‘I’ve been threatened by a local drug lord, followed, filmed and abused on the street’

Residents in St Mary’s Park in Limerick growing more fearful as crack cocaine use rises

 St Mary’s Park in Limerick, where gangs use derelict houses to sell and store drugs. Photograph:  David Raleigh

St Mary’s Park in Limerick, where gangs use derelict houses to sell and store drugs. Photograph: David Raleigh

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Three weeks ago, as he walked through St Mary’s Park estate in Limerick, local Sinn Féin councillor John Costelloe was “followed, filmed and threatened” by a man he claims is a senior player in the drugs business.

“I was coming from city hall heading through Assumpta Park and he followed me, slowed down, rolled down his window, took his camera out and started to video me and roar certain expletives.

“I was a bit taken aback by it, but I think he was just flexing his muscles,” he says. The 57-year-old councillor says he is taking abuse for speaking out against drug dealers who are fuelling a “crack cocaine epidemic” on Shannonside.

The tension is palpable in the air there. We have drug addicts roaming around the streets at will, going to houses, purchasing their goods and leaving

Later, in a separate incident in Limerick city centre, Costelloe bumped into an acquaintance he didn’t identify, who offered him some advice: it may be in his best interests if he starts wearing “a bulletproof vest”.

“I’ve been threatened by a local drug lord, followed, filmed, photographed, and abused on the street by his runners,” he says. Residents in the small estate of about 300 houses known as “the island” are fearful, and “just want the drugs out of their community” says Costelloe.

“The tension is palpable in the air there. We have drug addicts roaming around the streets at will, going to houses, purchasing their goods and leaving in taxis, or on the bus, they’re walking out of the area freely,” he goes on.

The gardaí raid houses regularly in the estate, “but a few hours after they leave, it’s business as usual”.

While Costelloe insists he will “not be deterred” by the threats he has received, he has had to take precautions. He avoids holding his clinic for constituents in the estate whenever tensions flare up.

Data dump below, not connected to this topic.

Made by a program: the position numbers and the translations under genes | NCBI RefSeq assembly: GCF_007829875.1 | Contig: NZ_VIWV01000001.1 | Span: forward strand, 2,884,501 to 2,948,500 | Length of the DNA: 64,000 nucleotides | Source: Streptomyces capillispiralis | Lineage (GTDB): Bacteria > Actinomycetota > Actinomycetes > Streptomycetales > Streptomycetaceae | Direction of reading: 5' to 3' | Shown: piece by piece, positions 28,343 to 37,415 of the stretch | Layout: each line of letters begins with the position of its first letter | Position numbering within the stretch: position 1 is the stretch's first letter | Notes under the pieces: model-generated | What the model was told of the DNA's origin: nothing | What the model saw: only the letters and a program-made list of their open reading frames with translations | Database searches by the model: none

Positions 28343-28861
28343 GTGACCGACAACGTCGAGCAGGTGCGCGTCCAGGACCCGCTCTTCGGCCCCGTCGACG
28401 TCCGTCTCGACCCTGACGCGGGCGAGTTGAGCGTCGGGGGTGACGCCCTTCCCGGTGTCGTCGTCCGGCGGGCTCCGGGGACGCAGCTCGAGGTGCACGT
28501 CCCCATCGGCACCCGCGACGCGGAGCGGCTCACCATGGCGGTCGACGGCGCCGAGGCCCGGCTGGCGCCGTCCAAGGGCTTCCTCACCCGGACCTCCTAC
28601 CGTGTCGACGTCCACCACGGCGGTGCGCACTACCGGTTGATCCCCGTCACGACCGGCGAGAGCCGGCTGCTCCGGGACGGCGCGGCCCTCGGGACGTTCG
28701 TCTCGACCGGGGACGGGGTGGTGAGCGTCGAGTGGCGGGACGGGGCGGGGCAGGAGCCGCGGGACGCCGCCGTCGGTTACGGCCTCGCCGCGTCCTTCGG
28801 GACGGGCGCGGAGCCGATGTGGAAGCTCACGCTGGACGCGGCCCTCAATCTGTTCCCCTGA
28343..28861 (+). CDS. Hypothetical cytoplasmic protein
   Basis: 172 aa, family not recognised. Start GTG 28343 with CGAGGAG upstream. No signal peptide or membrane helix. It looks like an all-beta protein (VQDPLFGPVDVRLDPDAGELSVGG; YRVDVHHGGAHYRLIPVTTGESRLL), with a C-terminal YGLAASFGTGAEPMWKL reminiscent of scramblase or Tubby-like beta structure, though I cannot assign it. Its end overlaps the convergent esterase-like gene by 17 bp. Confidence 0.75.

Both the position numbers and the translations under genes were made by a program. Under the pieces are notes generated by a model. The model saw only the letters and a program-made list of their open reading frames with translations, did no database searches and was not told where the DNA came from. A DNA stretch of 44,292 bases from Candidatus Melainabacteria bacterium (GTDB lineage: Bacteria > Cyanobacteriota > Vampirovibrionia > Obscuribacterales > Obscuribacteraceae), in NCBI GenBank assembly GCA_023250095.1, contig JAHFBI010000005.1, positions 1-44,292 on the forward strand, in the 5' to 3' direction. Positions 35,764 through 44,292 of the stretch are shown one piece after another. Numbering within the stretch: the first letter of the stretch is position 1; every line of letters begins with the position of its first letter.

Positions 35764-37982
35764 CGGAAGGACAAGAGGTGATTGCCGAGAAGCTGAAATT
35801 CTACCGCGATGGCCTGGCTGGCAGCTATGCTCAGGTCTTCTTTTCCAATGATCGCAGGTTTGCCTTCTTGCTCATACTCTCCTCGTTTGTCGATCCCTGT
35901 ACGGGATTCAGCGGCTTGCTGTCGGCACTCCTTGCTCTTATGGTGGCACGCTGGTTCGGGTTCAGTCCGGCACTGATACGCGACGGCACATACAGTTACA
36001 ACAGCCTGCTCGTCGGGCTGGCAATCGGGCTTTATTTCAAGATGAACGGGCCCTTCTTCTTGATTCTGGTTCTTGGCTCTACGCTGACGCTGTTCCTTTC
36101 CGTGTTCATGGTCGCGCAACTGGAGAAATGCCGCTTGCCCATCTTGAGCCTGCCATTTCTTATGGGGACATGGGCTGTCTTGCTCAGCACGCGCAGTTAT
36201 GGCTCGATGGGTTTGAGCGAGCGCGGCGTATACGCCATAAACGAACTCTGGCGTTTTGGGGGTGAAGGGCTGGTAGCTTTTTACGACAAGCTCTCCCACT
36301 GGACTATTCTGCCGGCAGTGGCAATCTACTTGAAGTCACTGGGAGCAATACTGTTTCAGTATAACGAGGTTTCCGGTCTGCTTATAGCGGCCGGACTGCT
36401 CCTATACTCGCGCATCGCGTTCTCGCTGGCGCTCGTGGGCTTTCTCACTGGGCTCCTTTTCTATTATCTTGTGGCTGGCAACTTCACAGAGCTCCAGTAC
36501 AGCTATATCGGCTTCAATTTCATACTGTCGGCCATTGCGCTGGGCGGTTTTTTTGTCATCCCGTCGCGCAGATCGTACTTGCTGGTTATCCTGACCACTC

“There are certain houses you dare not pass, you have to be cognisant of residents in the area and not to be drawing attention to them by going to certain areas in St Mary’s Park,” he says.

Sinn Féin councillor John Costelloe says residents of St Mary’s Park in Limerick ‘just want the drugs out of their community’
Sinn Féin councillor John Costelloe says residents of St Mary’s Park in Limerick ‘just want the drugs out of their community’

Garda sources and drug workers agree that crack cocaine has reached frightening levels in Limerick and is creeping into surrounding regional towns. One of the city’s “crack” suppliers deals from a house in St Mary’s Park, known locally as the “drugs supermarket”.

Customers approach the property on a daily basis, travelling into the estate on the local bus service, taxis, their own personal transport, bicycles or on foot, says Costelloe, during a walk around the estate.

Over seven months, it has been raided by gardaí 15 times. Today the house has been fitted with reinforced internal doors in an effort to delay gardaí entering the house and to give those inside time to destroy evidence.

Despite being one of four disadvantaged estates targeted for regeneration 14 years ago, jobs are still scarce in St Mary’s Park

During the walk, two young people take shelter under a coat beneath a CCTV camera and start to smoke crack out of a plastic bottle. When they realise they are being watched they stop abruptly and shuffle off down along a riverbank.

St Mary’s Park is described in Pobail reports as being “the most deprived” place in the State. Despite being one of four disadvantaged estates targeted for regeneration 14 years ago, jobs are still scarce in St Mary’s Park.